'Real World’s’ Jonathan Murray: How 'Jersey Shore' Has Impacted Reality TV
When Jonathan Murray and his late producing partner Mary Ellen Bunim pitched MTV on the concept for the Real World over breakfast in 1991, there was nothing like it on the air.
Now, as it begins its 25th season Wednesday, the show about "strangers picked to live in a house" together is just one of dozens of unscripted offerings in a crowded TV landscape.
Murray, 56, who is often credited with inventing the modern reality genre, talked to The Hollywood Reporter about and the explosion of reality shows, the impact of Jersey Shore and the one reality show that may have crossed the line.
The Hollywood Reporter: You've seen the reality business grow from nothing to what it is today. So what's next?
Jonathan Murray: If I only knew. In London, there's a really big series about gypsy weddings [My Big Fat Gypsy Wedding]. It takes you into a certain world that you aren't familiar with and is a little outrageous. We've seen the success of that here with Jersey Shore. It's about finding these micro worlds and exposing them to the larger culture. Whether we're sitting in an airport or a bookstore, we all love to watch people.
THR: Your show is a lot different now than when it launched. What's the biggest change?
Murray: I'm not sure it has changed that much. The Real World is still a bit of an experiment. I definitely think young people are more comfortable with their sexuality and expressing it than they were in 1992 -- or at least more comfortable expressing it on television. Maybe this is my adult point of view, but it seems like drinking has become more of an issue among young people. I think we've seen a rise in the abuse of alcohol, and Real World has reflected that.
I'd say the show mirrors society and sometimes leads society. You can argue the show has done a lot in terms of young people's attitudes towards gay, lesbian and transgendered people because it has featured that community from the very beginning. And when we first started, you didn't see that community on TV -- and you certainly didn't see someone like Pedro with HIV. I think what we tapped into with the idea of people who are different from each other is that with difference comes conflict. I think that shows like Amazing Race, Big Brother and Survivor have since tapped into that.
THR: If you pitched Real World to MTV today, would the network buy it?
Murray: First of all, we were very fortunate that the network bought it in 1992. They were doing very nicely with their music videos and this was a big step from them. None of us knew it would be on the air 25 seasons later; we just thought it was something edgy and a way to give the MTV audience something that they couldn't get elsewhere.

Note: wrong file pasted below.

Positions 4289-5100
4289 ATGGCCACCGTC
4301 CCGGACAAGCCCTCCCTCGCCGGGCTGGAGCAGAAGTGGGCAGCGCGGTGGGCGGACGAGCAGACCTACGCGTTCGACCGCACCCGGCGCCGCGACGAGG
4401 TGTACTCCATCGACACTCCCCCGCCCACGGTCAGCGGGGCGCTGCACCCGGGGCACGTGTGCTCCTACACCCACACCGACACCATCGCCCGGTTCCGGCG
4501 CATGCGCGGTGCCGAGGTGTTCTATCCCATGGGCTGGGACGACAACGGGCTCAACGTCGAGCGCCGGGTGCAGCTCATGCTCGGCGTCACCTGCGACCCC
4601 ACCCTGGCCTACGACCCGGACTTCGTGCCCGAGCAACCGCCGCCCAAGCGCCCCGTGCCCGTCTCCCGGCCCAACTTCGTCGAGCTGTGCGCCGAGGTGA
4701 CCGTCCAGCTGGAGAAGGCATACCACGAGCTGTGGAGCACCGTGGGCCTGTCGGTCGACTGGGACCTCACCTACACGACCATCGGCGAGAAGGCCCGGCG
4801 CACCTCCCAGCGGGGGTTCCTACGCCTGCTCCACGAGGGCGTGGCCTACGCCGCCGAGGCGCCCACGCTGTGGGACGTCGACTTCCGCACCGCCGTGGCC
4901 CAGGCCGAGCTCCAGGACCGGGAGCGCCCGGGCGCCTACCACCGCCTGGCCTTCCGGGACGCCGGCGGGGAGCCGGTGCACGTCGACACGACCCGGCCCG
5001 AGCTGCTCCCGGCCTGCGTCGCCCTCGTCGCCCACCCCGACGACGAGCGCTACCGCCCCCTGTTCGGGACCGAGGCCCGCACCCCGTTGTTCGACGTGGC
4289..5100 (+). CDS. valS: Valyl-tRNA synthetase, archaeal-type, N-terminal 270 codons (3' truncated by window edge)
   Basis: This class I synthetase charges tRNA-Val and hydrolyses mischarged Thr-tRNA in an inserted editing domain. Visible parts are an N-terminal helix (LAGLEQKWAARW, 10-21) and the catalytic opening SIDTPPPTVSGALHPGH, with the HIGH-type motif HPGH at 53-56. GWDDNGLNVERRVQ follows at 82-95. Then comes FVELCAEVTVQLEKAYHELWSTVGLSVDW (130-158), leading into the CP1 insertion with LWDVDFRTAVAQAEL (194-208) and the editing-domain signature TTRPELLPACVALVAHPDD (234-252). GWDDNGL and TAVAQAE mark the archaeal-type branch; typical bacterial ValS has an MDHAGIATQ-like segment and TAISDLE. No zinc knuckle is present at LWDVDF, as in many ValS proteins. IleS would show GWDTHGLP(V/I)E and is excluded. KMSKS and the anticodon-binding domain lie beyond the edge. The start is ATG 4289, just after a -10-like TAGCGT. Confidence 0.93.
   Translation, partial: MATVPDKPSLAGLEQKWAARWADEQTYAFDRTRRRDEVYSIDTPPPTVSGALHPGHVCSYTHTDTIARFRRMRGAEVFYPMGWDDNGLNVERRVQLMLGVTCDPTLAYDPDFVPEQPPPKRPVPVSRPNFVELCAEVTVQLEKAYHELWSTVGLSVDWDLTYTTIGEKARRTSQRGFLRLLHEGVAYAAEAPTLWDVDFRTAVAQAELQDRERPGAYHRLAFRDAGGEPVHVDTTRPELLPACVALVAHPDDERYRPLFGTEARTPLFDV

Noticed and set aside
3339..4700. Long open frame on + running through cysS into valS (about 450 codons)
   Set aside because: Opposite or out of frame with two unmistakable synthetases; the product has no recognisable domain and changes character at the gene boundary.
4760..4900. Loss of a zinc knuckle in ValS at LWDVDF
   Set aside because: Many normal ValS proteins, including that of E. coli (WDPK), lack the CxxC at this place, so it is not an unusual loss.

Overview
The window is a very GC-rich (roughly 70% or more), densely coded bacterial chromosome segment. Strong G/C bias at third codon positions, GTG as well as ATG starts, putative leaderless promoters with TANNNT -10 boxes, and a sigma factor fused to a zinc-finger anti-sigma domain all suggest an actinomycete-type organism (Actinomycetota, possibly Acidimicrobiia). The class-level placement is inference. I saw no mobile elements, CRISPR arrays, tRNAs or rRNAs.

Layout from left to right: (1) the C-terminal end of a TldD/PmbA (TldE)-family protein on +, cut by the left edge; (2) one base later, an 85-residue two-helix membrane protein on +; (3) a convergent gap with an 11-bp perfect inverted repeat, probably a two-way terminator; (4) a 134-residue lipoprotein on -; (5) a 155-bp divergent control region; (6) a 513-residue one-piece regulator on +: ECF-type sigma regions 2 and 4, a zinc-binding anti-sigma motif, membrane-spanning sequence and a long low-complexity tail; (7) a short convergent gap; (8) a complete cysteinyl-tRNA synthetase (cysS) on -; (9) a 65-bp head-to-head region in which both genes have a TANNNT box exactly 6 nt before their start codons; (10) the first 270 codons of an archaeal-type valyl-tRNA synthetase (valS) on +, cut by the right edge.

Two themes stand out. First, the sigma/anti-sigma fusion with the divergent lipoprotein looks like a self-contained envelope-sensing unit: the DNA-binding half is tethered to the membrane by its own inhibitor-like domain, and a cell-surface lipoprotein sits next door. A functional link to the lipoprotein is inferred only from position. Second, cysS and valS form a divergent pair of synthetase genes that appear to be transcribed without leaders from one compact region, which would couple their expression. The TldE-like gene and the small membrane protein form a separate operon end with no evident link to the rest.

Today it would be a harder sell because there are so many other shows that do similar things. Certainly with Jersey Shore out there -- there's a show that's larger than life with these very, funny compelling characters. But it's also a very different show because nobody expects the cast on that show to evolve and change, whereas with the Real World you expect the cast members to come in at one place and leave in another. They're going to be affected by the experience.
THR: You mentioned conflict. Curious, what role do you think controversy should play in realty television?
Murray: For reality television, conflict is almost the same thing as plot because the conflict produces the story. So the conflict is crucial show to a show like Real World or Real Housewives. It drives the story.
THR: Is there a line in all of this?
Murray: In the case of the Real World, the line is wherever the cast draws it. We chose the seven people to put into house together and they take it from there. In the first few years, I was always scared to death that nothing would happen. What I learned eventually is that the ship always seems to right itself in this crazy chemistry experiment we do.
THR: Where should that line be? The one that determines whether a reality show is great as opposed to deplorable?
Murray: The show that Donny Bonaduce did [Breaking Bonaduce], where he was having some real personal issues, was close to that line that you weren't sure that you wanted to watch. But people have the choice to turn it off.
THR: What's the biggest challenge facing the genre today?
Murray: Trying to not do shows that are too derivative of other shows. How can you be inspired by Jersey Shorewithout re-creating it?
THR: What's the one show you wish was yours and isn't?
Murray: I would love to have come up with Pawn Stars. It's a great show, and it's so simple. Ultimately, it's the talent on that show that makes it. You want to watch those guys.
THR: What are the networks looking for now?
Murray: There's a real desire for things that feel organic and not contrived. So find a competition situation where it feels authentic or take me into a family that feels real. It can't just be people showing up to win money; there has to be something deeper, whether it's losing weight or finding yourself again.